A few key questions which I came across while reading the book and my thoughts on it.

  1. Who are we? As a lot dependent on how our neurons are trained? The state of all our neurons and their collective parameters. So the entity which we refer to as "me" is nothing but a particular stage in the training of neural network. It is constantly changing. The decision which you take now in a given condition, may be very different from say 10 yrs ago - as your neural net has changed.

  2. Our past is not a faithful reconstruction. The way we remember the past can be very different from how it actually happened? So, who we are, which is dependent a lot on our memories - is not a reflection of reality but what we chose to remember from our past.

  3. Consciousness as an emergent property - Just an emergent property from the activity of millions of neurons. Like traffic is an emergent property from the movement of all the cars. When the cars move, there is nothing called "traffic", traffic emerges out of interaction of multitudes of vehicle. But why does this emergent property appear so real?

  4. If there is no memory, there is no sense of time - There has not been any independent verification of time!

  5. Decision making and free will - Apparently our lower brain makes decision even before we are consciously aware of it. So do we really decide or it is just a story which our neocortex tells us?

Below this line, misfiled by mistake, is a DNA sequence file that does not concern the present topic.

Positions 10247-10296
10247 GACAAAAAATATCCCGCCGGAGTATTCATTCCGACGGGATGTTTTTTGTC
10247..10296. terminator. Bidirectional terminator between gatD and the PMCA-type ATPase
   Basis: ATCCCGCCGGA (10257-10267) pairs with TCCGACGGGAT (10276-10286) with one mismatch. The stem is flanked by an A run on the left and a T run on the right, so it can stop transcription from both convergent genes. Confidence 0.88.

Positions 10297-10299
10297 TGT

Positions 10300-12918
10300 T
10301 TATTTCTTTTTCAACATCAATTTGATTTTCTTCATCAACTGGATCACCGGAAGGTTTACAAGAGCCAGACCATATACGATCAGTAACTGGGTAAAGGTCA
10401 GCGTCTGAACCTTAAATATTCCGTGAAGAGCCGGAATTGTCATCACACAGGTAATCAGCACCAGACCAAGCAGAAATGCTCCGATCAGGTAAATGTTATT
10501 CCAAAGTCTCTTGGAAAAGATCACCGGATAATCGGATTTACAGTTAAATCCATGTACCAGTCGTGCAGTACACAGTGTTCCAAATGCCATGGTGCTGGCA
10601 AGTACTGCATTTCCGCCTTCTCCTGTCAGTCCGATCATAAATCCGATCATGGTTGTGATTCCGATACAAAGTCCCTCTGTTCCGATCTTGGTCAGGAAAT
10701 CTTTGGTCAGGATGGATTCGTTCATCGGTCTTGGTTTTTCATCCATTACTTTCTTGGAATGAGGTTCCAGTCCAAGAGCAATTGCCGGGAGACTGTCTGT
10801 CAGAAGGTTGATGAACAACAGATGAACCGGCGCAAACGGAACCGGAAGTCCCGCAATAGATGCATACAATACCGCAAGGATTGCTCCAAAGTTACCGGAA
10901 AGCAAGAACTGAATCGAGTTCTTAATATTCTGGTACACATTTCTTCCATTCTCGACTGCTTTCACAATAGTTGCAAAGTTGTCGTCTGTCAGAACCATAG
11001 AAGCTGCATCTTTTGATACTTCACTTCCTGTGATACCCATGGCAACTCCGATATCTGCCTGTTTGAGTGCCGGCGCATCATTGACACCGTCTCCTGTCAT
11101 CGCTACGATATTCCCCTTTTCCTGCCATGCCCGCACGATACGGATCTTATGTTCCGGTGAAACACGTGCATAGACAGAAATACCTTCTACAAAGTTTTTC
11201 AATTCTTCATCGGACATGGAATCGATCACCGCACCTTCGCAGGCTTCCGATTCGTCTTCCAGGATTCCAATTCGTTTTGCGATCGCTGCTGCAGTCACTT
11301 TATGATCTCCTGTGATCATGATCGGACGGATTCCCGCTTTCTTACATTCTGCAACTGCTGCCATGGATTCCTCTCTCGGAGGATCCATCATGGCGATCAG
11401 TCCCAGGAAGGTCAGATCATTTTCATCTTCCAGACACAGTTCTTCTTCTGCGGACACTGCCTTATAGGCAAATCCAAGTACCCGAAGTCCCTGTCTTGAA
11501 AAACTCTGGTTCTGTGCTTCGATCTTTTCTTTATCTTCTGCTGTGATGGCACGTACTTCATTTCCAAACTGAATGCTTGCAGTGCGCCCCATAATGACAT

6. Are we living in a simulation? An interesting argument by Nick Bostrom

  7. Our internal model is low resolution but up-gradable - similar to what John Deane of Google Brain project suggests in this lecture. The best approach is to build a huge model which can give results for thousands of problems rather than individual models trained for specific. Is this the reason why we are a general purpose machine, rather than very good at specific tasks. As Henlein used to say -

“A human being should be able to change a diaper, plan an invasion, butcher a hog, conn a ship, design a building, write a sonnet, balance accounts, build a wall, set a bone, comfort the dying, take orders, give orders, cooperate, act alone, solve equations, analyze a new problem, pitch manure, program a computer, cook a tasty meal, fight efficiently, die gallantly. Specialization is for insects.”

― Robert A. Heinlein